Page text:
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What's in Bloom

Set on twenty-five acres adjacent to Rock Creek Park, Hillwood’s gardens feature a diverse and fascinating array of trees, shrubs and herbaceous plants, offering something to see in every season. Spring is here and the gardens are coming alive with color! Meanwhile, in the greenhouse, Orchid Month has just wrapped up but  someone forgot to tell the orchids!

Highlights in the garden:

  • The District of Columbia is renowned for its cherry blossoms and Hillwood has several in bloom now. The weeping Higan cherry (Prunus pendula) at the Japanese-style garden is gorgeous! This deciduous tree blooms before its leaves develop and its thin pensile branches are covered in pink flowers. Considered a small tree, the weeping Higans cherry can still grow to twenty-five feet.
  • So far, it has been a great year for the magnolias and we have a wide variety putting on a show. The saucer magnolia cultivars (Magnolia x soulangeana) found dotted throughout the campus are chock-a-block full of pink and white flowers. The star magnolias (Magnolia stellata), especially around the Four Seasons Overlook, are lighting up the gardens with their white, multi-petaled, star-like blooms. Both are small trees and you will see them coming from quite a distance.
  • The Thunberg spirea (Spiraea thunbergii) is also making a statement with naked branches full of small white flowers. A fine textured, deciduous shrub reaching five feet tall, its rounded, arching form has a great effect when massed.  The cultivar ‘Ogon’ or ‘Mellow Yellow’ are frequently found in garden centers and have lovely golden foliage. Find Thunberg spirea throughout the grounds and particularly in the Lunar Lawn beds.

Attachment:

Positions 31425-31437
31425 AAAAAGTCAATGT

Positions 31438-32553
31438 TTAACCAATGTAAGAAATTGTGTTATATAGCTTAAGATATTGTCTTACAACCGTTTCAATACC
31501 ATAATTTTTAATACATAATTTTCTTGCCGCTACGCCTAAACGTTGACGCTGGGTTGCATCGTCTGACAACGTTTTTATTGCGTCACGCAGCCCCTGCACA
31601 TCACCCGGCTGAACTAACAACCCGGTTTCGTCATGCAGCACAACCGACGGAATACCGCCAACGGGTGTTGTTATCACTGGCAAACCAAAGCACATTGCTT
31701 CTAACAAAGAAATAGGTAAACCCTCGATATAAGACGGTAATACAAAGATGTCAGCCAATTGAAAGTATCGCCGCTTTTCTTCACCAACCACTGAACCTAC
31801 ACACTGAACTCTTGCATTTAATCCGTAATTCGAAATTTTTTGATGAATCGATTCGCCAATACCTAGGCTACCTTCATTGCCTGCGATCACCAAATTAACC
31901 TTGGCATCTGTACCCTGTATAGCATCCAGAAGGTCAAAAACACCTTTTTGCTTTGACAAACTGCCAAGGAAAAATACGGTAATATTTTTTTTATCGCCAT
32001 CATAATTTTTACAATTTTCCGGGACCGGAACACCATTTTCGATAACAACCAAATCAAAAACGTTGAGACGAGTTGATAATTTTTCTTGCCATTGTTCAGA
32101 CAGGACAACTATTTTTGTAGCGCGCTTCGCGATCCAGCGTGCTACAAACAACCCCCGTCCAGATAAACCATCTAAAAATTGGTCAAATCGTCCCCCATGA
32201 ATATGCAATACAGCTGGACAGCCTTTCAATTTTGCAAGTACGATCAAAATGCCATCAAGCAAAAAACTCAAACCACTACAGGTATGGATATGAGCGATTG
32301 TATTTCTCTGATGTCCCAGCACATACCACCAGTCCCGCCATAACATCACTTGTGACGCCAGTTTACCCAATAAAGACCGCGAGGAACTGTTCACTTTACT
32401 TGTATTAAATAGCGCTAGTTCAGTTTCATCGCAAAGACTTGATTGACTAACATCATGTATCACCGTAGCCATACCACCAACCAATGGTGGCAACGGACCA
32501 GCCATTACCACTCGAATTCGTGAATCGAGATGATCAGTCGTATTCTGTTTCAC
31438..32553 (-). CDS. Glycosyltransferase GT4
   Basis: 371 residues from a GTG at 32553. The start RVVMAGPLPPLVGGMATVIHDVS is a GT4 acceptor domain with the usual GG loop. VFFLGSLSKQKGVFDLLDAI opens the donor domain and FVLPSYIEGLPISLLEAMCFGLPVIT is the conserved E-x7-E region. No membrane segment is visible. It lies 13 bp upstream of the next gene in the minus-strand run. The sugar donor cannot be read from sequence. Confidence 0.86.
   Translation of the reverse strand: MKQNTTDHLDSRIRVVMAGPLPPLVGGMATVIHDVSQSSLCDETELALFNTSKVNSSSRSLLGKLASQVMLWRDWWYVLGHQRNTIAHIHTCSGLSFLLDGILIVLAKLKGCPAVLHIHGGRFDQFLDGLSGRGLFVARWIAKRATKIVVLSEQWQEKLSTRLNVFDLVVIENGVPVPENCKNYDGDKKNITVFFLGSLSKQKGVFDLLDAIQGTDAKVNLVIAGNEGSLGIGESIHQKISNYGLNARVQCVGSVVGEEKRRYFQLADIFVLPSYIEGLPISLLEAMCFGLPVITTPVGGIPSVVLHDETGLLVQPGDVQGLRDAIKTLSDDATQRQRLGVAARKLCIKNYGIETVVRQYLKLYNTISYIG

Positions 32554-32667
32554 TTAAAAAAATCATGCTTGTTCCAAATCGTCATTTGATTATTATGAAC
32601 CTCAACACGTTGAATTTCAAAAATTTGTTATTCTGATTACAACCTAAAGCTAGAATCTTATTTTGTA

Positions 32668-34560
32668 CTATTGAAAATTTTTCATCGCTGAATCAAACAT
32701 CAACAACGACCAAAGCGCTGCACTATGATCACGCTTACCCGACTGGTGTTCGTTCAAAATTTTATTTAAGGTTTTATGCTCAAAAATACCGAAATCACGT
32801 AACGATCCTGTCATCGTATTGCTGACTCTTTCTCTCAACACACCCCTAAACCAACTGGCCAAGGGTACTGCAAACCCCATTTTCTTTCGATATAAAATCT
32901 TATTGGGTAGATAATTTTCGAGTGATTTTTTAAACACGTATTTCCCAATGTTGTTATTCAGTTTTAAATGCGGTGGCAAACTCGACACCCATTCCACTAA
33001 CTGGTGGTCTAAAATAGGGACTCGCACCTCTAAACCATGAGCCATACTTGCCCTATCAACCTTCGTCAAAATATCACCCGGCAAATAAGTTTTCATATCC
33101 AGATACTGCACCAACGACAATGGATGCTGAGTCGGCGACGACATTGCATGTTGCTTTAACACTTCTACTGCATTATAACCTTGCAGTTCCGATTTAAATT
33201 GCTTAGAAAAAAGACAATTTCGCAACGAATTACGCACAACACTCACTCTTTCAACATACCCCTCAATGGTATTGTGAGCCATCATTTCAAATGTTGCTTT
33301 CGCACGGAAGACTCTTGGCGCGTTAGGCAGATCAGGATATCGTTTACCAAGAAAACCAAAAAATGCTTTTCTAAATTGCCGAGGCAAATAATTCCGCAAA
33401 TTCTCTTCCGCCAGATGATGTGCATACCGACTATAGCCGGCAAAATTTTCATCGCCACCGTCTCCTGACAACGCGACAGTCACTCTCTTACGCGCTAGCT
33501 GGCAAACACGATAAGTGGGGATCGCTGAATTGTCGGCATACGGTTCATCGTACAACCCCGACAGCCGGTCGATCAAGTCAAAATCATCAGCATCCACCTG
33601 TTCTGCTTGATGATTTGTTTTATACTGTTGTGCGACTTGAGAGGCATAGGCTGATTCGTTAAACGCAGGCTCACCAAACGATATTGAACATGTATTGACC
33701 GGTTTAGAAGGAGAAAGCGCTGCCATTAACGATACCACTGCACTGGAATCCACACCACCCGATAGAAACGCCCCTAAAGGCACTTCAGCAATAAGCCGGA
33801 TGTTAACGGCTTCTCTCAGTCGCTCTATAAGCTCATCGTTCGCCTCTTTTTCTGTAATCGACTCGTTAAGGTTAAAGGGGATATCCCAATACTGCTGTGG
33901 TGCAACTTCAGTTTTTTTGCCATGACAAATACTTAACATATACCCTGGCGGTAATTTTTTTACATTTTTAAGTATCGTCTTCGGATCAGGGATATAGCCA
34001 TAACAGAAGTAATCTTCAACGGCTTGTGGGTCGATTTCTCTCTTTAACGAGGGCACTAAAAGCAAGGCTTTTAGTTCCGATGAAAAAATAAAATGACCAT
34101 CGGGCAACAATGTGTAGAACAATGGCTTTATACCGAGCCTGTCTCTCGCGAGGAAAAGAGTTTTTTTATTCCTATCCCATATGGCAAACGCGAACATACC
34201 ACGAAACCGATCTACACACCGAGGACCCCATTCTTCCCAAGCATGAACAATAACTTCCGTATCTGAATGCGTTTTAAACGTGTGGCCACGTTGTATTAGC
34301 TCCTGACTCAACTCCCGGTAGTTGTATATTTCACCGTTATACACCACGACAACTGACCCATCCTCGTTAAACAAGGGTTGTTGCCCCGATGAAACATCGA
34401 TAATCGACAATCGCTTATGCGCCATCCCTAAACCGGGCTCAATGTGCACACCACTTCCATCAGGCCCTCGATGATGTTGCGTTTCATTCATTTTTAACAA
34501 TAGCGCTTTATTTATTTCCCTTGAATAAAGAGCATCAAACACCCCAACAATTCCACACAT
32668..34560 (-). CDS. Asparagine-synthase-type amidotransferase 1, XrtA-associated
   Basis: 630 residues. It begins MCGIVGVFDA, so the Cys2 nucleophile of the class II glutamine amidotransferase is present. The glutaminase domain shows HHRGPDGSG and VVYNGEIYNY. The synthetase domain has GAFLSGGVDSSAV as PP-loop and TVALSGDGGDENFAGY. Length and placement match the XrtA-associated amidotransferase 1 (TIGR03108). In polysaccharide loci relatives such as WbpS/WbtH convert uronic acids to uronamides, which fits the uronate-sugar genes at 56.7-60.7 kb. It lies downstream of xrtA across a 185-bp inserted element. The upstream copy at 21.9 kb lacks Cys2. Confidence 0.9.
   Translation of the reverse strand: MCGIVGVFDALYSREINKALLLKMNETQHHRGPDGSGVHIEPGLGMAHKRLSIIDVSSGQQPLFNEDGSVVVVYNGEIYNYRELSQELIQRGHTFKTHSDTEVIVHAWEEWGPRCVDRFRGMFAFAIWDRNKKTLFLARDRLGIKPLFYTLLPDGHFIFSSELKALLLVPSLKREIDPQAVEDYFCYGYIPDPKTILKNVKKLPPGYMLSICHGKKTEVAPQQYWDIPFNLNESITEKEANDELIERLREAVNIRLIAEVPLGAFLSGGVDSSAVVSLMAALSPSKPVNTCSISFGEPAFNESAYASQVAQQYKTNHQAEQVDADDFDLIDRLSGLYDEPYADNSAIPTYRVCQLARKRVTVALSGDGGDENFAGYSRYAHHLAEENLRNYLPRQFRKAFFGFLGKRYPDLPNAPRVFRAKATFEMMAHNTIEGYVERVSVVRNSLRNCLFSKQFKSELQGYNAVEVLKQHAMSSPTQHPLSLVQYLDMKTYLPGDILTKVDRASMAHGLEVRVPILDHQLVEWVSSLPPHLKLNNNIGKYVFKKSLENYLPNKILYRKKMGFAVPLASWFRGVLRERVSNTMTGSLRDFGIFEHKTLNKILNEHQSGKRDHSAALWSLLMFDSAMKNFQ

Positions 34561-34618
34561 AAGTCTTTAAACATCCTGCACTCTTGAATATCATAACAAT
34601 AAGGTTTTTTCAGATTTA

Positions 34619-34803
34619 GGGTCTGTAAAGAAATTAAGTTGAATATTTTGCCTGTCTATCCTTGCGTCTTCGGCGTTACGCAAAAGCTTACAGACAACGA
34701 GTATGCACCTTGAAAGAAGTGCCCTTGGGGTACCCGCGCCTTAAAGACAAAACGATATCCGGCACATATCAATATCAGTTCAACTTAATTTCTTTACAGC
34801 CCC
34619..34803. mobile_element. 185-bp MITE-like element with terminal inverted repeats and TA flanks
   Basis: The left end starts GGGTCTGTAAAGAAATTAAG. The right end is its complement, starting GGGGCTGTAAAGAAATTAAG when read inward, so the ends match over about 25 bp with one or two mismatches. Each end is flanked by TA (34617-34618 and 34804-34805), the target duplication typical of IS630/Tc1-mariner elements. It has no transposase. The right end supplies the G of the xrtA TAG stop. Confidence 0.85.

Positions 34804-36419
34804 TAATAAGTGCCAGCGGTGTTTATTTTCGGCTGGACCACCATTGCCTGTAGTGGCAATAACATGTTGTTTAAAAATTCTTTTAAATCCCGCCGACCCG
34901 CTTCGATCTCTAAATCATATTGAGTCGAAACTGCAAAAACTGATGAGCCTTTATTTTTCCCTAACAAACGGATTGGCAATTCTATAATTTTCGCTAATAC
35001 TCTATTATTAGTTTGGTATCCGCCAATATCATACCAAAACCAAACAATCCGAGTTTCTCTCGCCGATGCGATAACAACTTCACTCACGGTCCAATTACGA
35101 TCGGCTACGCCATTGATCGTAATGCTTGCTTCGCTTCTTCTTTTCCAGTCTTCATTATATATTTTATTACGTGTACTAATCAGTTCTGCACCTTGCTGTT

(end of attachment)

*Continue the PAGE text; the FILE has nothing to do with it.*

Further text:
Plants of note in the greenhouse:  

  • The east orchid house is full of Phalaenopsis or moth orchids in bloom right now. These orchids can be found in a wide variety of colors and patterns which is quite evident in this part of the greenhouse. Phalaenopsis are commonly sold in garden centers and markets and thought of as a good place to start for amateur growers. With hundreds of cultivars, there is surely something unique for every orchid enthusiast.
  • Phragmipedium Grande ‘Glenn’s Pride’ is a very impressive slipper orchid with extremely long sepals. Several flowers in our collection have sepals edging over eighteen inches! Phragmipedium, in general, are found in Central and northern South America and get their “slipper” name from the overall shape of their flowers.
  • Cymbidiums are cool loving orchids that actually like a touch of frost to set flower buds. Once on their way, cymbidiums produce long sprays of large, showy flowers. Cymbidium Mad Irishman has beautiful yellow flowers with spots of red on its lip and is just one cultivar in bloom in the greenhouse now.
  • Often found in humid forests at moderate elevations, Guarianthe skinneri grows on trees or rocks where it derives moisture and minerals from the air. A beautiful orchid from Central America, our cultivar ‘Casa Luna,’ sports striking purplish-pink flowers that nearly hide the plant.
  • Weeping cherry blooming in the Japanese-style garden

    Weeping cherry blooming in the Japanese-style garden

  • Star-like flowers of Magnolia stellata at the Four Seasons Overlook

    Star-like flowers of Magnolia stellata at the Four Seasons Overlook

  • Delicate white flowers of Spirea thunbergii

    Delicate white flowers of Spirea thunbergii

  • A large variety of Phalaenopsis blooming in the greenhouse

    A large variety of Phalaenopsis blooming in the greenhouse

  • Long sepals of Phragmipedium Grande ‘Glenn’s Pride’

    Long sepals of Phragmipedium Grande ‘Glenn’s Pride’ 

  • Bold yellow flowers of Cymbidium Mad Irishman

    Bold yellow flowers of Cymbidium Mad Irishman

  • Large striking flowers of Guarianthe skinneri 'Casa Luna'

    Large striking flowers of Guarianthe skinneri 'Casa Luna'